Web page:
Hnc Bus Law Outcome 3 Assessment

Topics: Corporation, Legal entities, Limited company Pages: 6 (1895 words) Published: May 6, 2013
The three main types of business are:

* Sole Trader - Consists of a single sole owner who owns all the assets of the business and which has no legal incorporation. The owner has unlimited liability of the business. * Partnership – Similar to a sole trader except there are more than one owner (normally 2-20). Partnership is a contractual agreement under a contact uberrimae fidel (utmost good faith). Owners are ‘jointly and severally’ liable and liability is unlimited. * Private (Ltd) and Public (PLC) Limited Companies – Limited companies are legal entities in their own right and have a formal incorporation process. Owners (shareholders) have limited liability.

Sole Traders
The main advantage of setting up as a sole trader business is that it is relatively cost free and easy. With no legal incorporation formalities to complete there is little in the way of red-tape to start a sole trader business and the owner can keep simple unaudited accounts. To set up as a sole trader the owner will have to register as self-employed with HM Revenue and Customs within 3 months. Another big advantage of setting up as a sole trader is the owner owns all the assets and makes all the decisions with no one to answer to, enabling the owner to make decisions without any hindrance or interference from boards, shareholders etc. It also means that all profits go to the owner

However, setting up as a sole trader also means that the owner has sole responsibility for the business and therefore unlimited liability for all debts incurred by the business. Being a sole trader can make it harder to raise capital as well. Without being publicly registered, banks will be less inclined to lend and may look to secure any lending against personal assets, such as the home. With no shares to offer either it is hard to attract finance from investors.

Setting up as a partnership has many of the same advantages as a sole trader with little red-tape and no legal incorporation formalities but with the obvious exception that there is more than one owner of the business (between 2 and 20). To set up as a partnership a contractual agreement will be entered into known as a Partnership Agreement. This will set out the structure of the partnership. Under the Partnership Act 1890, the partnership will provided with a separate legal identity distinct from the partners allowing it to enter into third party contracts but there is still no obligation to formally register with the Register of Companies.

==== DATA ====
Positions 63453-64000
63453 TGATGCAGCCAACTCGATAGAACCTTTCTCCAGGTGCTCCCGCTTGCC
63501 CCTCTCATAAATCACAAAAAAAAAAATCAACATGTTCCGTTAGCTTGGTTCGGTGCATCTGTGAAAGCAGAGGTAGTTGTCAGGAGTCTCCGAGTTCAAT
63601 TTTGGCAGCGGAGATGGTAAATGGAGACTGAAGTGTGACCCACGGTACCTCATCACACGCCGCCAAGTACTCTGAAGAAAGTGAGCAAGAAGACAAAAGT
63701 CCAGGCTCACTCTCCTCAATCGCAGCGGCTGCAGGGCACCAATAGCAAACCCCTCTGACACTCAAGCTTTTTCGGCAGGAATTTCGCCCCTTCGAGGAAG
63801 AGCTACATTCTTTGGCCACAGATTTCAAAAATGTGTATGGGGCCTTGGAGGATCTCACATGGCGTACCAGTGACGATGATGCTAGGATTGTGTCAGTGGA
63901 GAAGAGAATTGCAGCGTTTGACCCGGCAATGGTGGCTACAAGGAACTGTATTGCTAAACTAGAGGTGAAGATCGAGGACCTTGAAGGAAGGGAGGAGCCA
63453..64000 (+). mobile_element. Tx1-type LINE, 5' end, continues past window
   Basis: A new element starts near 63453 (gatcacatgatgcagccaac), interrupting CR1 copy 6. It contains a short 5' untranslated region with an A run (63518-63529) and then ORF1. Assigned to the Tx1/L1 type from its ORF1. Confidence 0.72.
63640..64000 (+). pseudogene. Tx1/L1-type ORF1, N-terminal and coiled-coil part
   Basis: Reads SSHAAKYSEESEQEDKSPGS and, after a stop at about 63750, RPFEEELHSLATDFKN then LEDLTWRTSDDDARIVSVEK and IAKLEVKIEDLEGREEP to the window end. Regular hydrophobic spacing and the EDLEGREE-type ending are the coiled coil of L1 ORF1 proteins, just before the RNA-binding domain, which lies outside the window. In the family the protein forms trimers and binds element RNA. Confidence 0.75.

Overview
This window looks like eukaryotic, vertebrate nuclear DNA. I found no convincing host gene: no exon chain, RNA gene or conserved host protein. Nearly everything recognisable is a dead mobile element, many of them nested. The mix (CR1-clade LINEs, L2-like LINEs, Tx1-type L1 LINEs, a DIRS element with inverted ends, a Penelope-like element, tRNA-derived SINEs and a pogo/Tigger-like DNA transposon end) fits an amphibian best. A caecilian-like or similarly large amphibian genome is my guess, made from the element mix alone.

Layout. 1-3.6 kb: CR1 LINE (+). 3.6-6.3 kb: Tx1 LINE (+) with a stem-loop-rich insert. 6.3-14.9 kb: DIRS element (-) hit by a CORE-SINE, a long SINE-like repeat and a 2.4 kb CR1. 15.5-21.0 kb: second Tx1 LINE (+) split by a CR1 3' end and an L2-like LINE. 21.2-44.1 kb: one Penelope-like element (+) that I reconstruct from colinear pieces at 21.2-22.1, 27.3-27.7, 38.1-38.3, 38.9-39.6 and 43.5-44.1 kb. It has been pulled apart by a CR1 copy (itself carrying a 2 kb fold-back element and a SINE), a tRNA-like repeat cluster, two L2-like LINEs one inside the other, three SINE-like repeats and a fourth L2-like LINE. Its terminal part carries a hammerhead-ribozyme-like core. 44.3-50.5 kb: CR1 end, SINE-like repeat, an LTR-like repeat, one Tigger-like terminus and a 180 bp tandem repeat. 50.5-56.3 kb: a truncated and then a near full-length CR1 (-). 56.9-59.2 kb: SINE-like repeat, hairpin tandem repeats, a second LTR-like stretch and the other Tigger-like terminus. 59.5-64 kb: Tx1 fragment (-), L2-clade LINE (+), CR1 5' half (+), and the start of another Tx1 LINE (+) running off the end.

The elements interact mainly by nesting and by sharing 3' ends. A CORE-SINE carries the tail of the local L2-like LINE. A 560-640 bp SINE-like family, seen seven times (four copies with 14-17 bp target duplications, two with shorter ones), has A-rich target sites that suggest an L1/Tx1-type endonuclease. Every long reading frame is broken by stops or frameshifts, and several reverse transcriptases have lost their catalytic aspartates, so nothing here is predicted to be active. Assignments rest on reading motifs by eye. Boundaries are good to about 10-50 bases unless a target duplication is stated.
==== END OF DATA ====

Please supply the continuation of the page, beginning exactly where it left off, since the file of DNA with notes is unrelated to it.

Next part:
However, as with a sole trader business the downside is that there is unlimited liability for all the partners. Furthermore, all partners are ‘jointly and severally’ liable for actions and debts of the firm even if caused by another partner. Also setting up as a partnership can have complications down the line if conflicts arise between partners. Again, as with a sole trader, it can be hard to obtain finance with banks less likely to lend without sufficient securities and investors unlikely to put up capital with no shares to offer.

Limited Companies
Setting up business as a Limited Company is much more complex. Compared to sole traders and partnerships there is a lot more bureaucracy and red-tape involved in the setup of a limited company with a formal legal incorporation process. This involves registering a name with the Companies House (note: there are certain restrictions on the names you can register like an existing registered name or names containing ‘Royal’ or ‘British’) along with supplying a Memorandum and Articles of Association, details of the directors, company secretary and shareholders as well as a registered office address. It is also advised to draw up a shareholders agreement to help all members know where they stand.

There are costs associated with starting up a limited company such as registration fees, potential accountant/lawyer fees and (with staff and premises) insurance such as Employers Liability...

References: Wood v Odessa Waterworks Co 1889; ‘Cases on Company Law’;, 2012;
(Accessed 28/06/2012)
Salomon v A Salomon and Co Ltd [1897] AC 22; ‘Company Law Cases’;, 2012
(Accessed 28/06/2012)
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